I was a little flabbergasted that I was getting so much food at this price, and with a lot of pretty impressive luxury ingredients to boot. Caviar and foie for lunch? Wow. I could not have guessed that more luxury was to come, first in the form of a halved and baked king crab leg with a creamy, slightly peppery sauce perfectly proportioned atop. The crab was succulent and in no way overcooked, and generously portioned as well! While it was a bit tricky getting every last morsel from the shell, I didn’t want to waste a molecule. What a contrast to certain recent king crab dishes I’ve had!



More luxury ingredients? Why not, it seems––on a spattering and hot little iron table, two cubes of Miyazaki A5 wagyu were searing alongside sweet onions, oyster mushrooms, and a shishito pepper. Holy shit. I had to put my napkin in the collar of my shirt like a fat WASP at a country club to dodge the spatter, but let me tell y’all, it was worth it. Each ingredient on the dish with the beef was marinating and cooking in wagyu fat, and a “special” ponzu was served alongside for dipping. How much was this meal again? Did I read the price right?!



I splurged for a glass of their “favorite” sake for the pairing with the sushi course, and I am glad I did, because this Daiginjo, called “Ken,” might be the best sake I’ve had. It was the balance of the sake that stood out the most. While I’m no sake connoisseur, to be sure, this is a bottle I will certainly seek out.


Sushi, some of the best I’ve had, was next. From left to right:

- Chu-toro, my favorite bluefin cut, simply prepared with shoyu. Jesus.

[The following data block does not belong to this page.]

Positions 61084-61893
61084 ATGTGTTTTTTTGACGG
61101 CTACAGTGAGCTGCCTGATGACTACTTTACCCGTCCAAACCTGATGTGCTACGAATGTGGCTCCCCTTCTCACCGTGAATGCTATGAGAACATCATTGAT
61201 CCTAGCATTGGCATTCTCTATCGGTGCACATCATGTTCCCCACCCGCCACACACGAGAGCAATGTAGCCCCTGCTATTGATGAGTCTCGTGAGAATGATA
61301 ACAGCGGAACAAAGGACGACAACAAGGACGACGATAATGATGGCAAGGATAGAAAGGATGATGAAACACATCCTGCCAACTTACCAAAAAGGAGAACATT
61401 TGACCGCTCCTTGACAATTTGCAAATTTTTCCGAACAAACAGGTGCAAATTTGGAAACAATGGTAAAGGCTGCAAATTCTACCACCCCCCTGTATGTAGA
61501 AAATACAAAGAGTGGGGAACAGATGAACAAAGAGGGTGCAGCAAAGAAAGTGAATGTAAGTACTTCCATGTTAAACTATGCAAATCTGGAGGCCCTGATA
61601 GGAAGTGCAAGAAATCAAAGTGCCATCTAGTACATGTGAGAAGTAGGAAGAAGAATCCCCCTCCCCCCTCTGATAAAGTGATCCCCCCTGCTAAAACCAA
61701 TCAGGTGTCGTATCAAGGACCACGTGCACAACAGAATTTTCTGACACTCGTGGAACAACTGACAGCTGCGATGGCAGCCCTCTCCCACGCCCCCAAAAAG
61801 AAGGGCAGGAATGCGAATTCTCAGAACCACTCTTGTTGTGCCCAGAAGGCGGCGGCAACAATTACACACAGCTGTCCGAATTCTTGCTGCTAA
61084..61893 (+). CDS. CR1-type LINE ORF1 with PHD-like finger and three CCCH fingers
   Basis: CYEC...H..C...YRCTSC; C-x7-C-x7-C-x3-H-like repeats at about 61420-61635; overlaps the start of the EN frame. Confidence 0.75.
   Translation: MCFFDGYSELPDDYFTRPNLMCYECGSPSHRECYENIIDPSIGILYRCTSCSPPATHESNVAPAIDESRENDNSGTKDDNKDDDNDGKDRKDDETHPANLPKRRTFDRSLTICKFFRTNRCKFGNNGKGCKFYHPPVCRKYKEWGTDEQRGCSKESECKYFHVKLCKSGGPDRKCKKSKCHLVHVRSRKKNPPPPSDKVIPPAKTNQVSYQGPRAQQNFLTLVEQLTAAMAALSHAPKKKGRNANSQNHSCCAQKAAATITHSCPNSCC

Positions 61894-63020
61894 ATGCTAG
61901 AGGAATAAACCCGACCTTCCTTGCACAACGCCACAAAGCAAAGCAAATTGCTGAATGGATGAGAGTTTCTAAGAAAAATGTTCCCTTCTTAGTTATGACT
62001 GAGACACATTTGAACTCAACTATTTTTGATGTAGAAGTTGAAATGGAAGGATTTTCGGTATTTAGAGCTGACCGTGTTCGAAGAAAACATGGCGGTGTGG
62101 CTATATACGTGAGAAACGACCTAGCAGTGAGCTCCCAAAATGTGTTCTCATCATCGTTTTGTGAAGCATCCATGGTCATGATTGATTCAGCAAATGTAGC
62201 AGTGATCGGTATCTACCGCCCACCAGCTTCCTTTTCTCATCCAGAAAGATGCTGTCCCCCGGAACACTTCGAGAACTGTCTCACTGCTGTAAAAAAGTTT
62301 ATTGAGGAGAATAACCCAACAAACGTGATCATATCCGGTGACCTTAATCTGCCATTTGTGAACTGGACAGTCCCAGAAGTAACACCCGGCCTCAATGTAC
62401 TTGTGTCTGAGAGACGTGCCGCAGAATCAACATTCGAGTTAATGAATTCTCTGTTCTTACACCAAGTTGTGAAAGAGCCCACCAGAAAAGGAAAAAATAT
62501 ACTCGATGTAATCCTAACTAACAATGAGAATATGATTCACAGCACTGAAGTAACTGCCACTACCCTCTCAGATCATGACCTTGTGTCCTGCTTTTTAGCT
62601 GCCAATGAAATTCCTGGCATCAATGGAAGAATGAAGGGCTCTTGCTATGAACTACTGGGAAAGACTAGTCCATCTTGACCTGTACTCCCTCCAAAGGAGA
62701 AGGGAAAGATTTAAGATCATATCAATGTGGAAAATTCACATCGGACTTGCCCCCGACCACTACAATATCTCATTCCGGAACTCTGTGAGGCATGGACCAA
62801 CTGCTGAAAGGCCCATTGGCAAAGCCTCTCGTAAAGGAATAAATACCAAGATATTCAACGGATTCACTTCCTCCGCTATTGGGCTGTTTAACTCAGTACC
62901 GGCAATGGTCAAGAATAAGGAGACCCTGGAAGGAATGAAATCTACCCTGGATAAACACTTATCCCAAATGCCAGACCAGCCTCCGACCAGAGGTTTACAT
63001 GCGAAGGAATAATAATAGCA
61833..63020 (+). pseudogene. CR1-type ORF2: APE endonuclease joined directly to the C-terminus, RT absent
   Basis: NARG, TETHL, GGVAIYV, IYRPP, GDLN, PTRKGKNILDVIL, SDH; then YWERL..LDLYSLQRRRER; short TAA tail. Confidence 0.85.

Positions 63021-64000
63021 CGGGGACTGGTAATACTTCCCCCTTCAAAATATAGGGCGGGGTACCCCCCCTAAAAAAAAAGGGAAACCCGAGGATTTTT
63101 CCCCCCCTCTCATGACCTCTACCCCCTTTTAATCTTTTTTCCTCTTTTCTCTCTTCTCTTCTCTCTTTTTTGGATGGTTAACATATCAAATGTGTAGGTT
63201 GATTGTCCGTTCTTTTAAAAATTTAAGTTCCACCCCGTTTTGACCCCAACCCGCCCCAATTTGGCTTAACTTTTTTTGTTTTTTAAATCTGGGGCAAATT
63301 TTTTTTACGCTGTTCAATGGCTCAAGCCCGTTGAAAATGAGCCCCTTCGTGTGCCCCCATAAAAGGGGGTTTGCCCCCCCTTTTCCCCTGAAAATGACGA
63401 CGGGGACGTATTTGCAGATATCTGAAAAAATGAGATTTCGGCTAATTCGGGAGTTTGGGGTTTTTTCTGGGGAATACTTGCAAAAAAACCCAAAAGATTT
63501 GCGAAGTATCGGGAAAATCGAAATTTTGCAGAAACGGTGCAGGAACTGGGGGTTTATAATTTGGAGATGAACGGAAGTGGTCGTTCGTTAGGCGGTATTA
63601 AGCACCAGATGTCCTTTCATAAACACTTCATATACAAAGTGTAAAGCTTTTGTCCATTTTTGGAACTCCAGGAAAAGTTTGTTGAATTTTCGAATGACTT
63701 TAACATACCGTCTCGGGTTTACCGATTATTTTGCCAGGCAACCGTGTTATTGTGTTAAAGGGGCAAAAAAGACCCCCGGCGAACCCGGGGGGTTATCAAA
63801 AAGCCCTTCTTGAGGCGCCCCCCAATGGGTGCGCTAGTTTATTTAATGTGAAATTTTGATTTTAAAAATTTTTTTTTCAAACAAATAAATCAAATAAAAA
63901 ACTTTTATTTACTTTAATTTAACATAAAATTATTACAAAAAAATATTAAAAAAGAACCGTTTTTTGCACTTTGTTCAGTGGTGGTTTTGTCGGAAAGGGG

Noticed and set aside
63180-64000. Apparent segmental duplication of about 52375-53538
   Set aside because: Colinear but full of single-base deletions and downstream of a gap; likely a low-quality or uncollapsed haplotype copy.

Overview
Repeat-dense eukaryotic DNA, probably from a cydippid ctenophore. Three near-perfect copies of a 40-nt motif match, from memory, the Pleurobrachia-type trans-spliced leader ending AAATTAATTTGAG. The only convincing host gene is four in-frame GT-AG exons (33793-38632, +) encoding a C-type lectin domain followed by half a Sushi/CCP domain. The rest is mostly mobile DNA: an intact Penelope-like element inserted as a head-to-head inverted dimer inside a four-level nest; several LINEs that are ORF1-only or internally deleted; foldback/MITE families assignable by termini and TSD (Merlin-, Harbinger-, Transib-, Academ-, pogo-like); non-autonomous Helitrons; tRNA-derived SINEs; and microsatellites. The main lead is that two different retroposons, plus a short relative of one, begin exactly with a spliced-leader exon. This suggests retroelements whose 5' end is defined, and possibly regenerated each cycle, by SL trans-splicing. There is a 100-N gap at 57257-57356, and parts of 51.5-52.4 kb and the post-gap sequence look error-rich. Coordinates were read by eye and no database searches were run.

- Black snapper from Japan, with a shiso leaf beneath. Shiso is blowing my mind these days.

- Kinmedai, or goldeneye snapper, with finger lime. So good, but a shade too tangy with the condiment. Could have used some balance.

- Jack with plum and ginger. Ded.

- Santa Barbara uni, and one of the first times I have seen it without nori around it! I dig.



Despite the fact that I had feasted on so many prepared dishes, I was a bit bummed to learn that sushi only included those five pieces. I came here for sushi, after all! So, being flush with time and full of sake, I asked for chef’s choice of five more. Here they were, again from starboard to port:

- Torched sea perch with lime (sksksksksk as the kids say)

- Ora king belly with caviar (OH MY GOD).

- Hotate (scallop) with yuzu kosho, one of my favorite types of sushi with one of my favorite condiments.

- Mirugai (geoduck), again with finger lime.

- Amaebi, or spot prawn from Santa Barbara, one of the greatest things that you can possibly consume. The head of the prawn (not pictured) is traditionally served fried, and I normally don’t really care for it, not just because it’s weird eating something with eyes but also because I kinda find the head guts and bug-like legs of the prawn revolting to eat, but this version was the absolute best I’d had, and I managed to eat all of it.




My god, people. I miss California so much. It’s a catastrophe out here for cost of living and climate change (and also recall elections), but the food is still just unbeatable. I’d buy a house in Santa Barbara just so I could come back and eat their uni, spot prawns, and spiny lobsters, and drink their pinot noir. Maybe that’s where I’m headed one day.


A clam broth soup closed the savory portion of the meal, and afterward a matcha cheesecake was my sweet bite for dessert. So good.




I have to say I came into The Brothers feeling like I had “settled,” since I wasn’t able to score a seat at a shinier spot. I even drove to Q in downtown LA, which recently got a Michelin star, to see if I could get in there instead of The Brothers, thinking, foolishly, that it would be better because it had more hype. I am so glad that Q turned out to be closed for lunch. This meal at The Brothers ranks among my top five sushi meals of all time, and while if I had to do it over I’d opt for even more sushi, or perhaps one of their more sushi-focused omakase options, I have never been more impressed by an omakase that comes in at less than $200. Of the thousands of sushi spots in the Valley, I can see why this is listed consistently among the very best.


Los Angeles… what a city! My love-hate relationship with LA continues, this time in the direction of love. And wait until you see the report from my dinner. Lord have mercy!


Reviews from Salt Lake and Vegas are up after LA, as well as a bit of an examination of the peculiar Vegas culinary universe. Both of you, stay tuned!